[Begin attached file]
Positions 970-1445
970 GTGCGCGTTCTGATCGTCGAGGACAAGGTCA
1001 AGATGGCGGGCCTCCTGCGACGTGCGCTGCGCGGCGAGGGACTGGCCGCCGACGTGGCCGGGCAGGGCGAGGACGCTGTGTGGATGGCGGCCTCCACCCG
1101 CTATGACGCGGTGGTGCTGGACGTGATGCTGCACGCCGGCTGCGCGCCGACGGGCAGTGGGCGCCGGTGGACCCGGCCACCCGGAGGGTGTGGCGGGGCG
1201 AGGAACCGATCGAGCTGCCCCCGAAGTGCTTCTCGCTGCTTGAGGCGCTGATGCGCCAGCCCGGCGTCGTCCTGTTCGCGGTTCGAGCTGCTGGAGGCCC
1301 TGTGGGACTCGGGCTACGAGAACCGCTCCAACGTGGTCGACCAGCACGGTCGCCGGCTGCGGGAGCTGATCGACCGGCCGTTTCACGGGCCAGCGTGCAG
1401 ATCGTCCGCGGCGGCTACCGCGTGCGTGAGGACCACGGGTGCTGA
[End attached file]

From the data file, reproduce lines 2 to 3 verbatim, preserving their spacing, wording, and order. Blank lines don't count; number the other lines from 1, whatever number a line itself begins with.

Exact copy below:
970 GTGCGCGTTCTGATCGTCGAGGACAAGGTCA
1001 AGATGGCGGGCCTCCTGCGACGTGCGCTGCGCGGCGAGGGACTGGCCGCCGACGTGGCCGGGCAGGGCGAGGACGCTGTGTGGATGGCGGCCTCCACCCG